Is all "bomber" packaging a rip off?

Discussion in 'Beer Talk' started by jeffgott, Mar 15, 2015.

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  1. TheBeerdedCharmer

    TheBeerdedCharmer (0) Oct 24, 2013 Pennsylvania

    In general, many are certainly overpriced. However, a lot of Lagunitas' offerings are reasonably priced. I can get a bomber of their 9.9% Imperial Stout for just under $6. And that's on the other side of the country AND a gas station price. They're doing it right.
    woemad likes this.
  2. PatrickCT

    PatrickCT (0) Feb 18, 2015 Connecticut

    Yes. Flat out.
    Beer_Line likes this.
  3. HopBackGorilla

    HopBackGorilla (0) Feb 13, 2015 New York

    I was once a noob in this craft scene. Still a noob here :wink: Lesson learned.

    My local bottle shops will split up 4/6 packs. Try one and if I like, I buy a sixer. Sometimes they will just crack one open and let me sample. Good people, running good shops have good practices.

    I love Lagunita's Bombers and of course my favorite Lagunita's is a Quart bottle. When reasonably priced like so, I'm a buyer. Lagunita's does it right.
    #43 HopBackGorilla, Mar 15, 2015
    Last edited: Mar 15, 2015
  4. pat61

    pat61 (0) Dec 29, 2010 Minnesota

    I normally buy bombers. When I hit the beer store I'm usually in the mood for a variety of different things and bombers allow me to indulge myself. I'm a big guy with a big thirst and a bomber is just about the right size to slake my thirst. Sure I pay more but I also pay more for shoes, pants and shirts.
  5. BurgeoningBrewhead

    BurgeoningBrewhead (0) Jul 18, 2012 Pennsylvania

    Except for Lagunitas, usually yeah. The $/oz is ridiculous compared to 12oz
    Beer_Line likes this.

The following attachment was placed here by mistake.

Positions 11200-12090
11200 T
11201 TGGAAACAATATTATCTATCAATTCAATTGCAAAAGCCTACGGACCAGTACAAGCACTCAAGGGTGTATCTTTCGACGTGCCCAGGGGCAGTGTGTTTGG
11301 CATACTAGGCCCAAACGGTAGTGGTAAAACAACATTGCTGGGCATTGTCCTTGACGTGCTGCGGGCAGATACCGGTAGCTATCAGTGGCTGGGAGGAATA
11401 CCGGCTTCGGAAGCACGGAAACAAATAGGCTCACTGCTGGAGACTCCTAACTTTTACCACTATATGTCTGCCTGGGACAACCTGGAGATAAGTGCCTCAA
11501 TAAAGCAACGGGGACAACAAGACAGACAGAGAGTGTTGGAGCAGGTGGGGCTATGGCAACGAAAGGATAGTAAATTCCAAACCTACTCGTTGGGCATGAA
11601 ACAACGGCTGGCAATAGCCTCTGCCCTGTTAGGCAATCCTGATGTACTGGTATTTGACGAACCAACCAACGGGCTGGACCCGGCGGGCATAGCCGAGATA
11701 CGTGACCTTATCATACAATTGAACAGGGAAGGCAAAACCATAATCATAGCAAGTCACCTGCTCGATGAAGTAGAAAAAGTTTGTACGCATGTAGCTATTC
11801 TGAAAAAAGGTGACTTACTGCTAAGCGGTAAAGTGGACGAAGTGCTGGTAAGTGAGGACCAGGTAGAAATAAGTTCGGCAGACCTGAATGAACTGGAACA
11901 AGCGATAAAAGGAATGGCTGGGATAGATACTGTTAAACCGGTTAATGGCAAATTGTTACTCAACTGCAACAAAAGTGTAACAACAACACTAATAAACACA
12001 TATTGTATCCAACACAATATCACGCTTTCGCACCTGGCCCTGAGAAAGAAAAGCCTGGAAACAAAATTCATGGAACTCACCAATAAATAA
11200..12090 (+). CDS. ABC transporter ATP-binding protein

6. boudeysbigbrew

    boudeysbigbrew (0) Mar 29, 2014 California

    Not trying to rip on you or anything, but this exact topic comes up on these forums every couple weeks. Shouldn't be hard to find some threads that deal with this exact topic.
  7. Greywulfken

    Greywulfken (1,015) Aug 25, 2010 New York
    Society Trader

    BA's don't love bombers :grimacing:... Poll results...

    But, that said, "rip-off" aside, I still love a good bomber... Stone is one of the few breweries out there that make some good value bombers - Double Trouble comes to mind, and more recently, their Extra Hoppy Old Guardian barleywine...:sunglasses:
    Both are like $7.99 bombers of 10%+ abv high quality ales (thank you, Stone...)
    woemad, gopens44, DeepBrew and 4 others like this.
  8. trdtercel92

    trdtercel92 (70) Jul 22, 2014 Ohio

    I won't buy a bomber of something that is available in a 4/6 pack. And yes the price per oz is way out of whack. But this isn't a hobby for those who care too much about healthy budgeting lol
  9. lambpasty

    lambpasty (0) May 3, 2013 New Hampshire

    Like others have said it depends on the beer and what you're willing to pay for it, as well as it's "rarity."

    Sometimes limited release beers get put into bombers because either the brewery can't make enough to sustain 12oz 6-er's or the beer is so big that they'd have to charge $5-$6 a bottle for said 6-er, and very few people would have an easy time buying a $30+ 6 pack even after doing the math. That's when I tend to find that bombers make sense, since if a beer is going to cost $0.50 an ounce for example I'd rather by a smaller amount of it at first for a variety of reasons.

    When it comes to bombers that are also released in 6-packs, I don't think I've ever seen a bomber be a better value even with sale prices. For example, around me a 22 of Victory at Sea is $10, and a six pack is $15. Do the math and you realize pretty quickly that the extra 30% you spend nets you 60%+ more beer, so it's clearly a better value even if you don't want 72oz of beer all at once. In those cases, I avoid bombers every time.

    All that said though there are definitely some that are priced well; Lagunitas, Stone and Sierra Nevada (the Harvest IPA series for example) come to mind as bombers right around or less than the $8 mark, as well as Berkshire Brewing who routinely prices some great beers in 22's for $4-$5.

    In the end, I think "you can't gouge the willing" sums it up.
  10. WesMantooth

    WesMantooth (985) Jan 8, 2014 Ohio
    Society Trader

    When Lagunitas bombers are considered a deal at $6-8 (which they are comparitively) the answer is easy.
  11. Tanktizzo

    Tanktizzo (0) May 19, 2014 Illinois

    My thought exactly!!!
  12. BrewmanCapote

    BrewmanCapote (0) Feb 3, 2013 Illinois

    Bought a bomber of gnarlywine this weekend for $4.99. So I'll answer your question with a" most, but not all."
  13. Hair

    Hair (0) Oct 30, 2006 California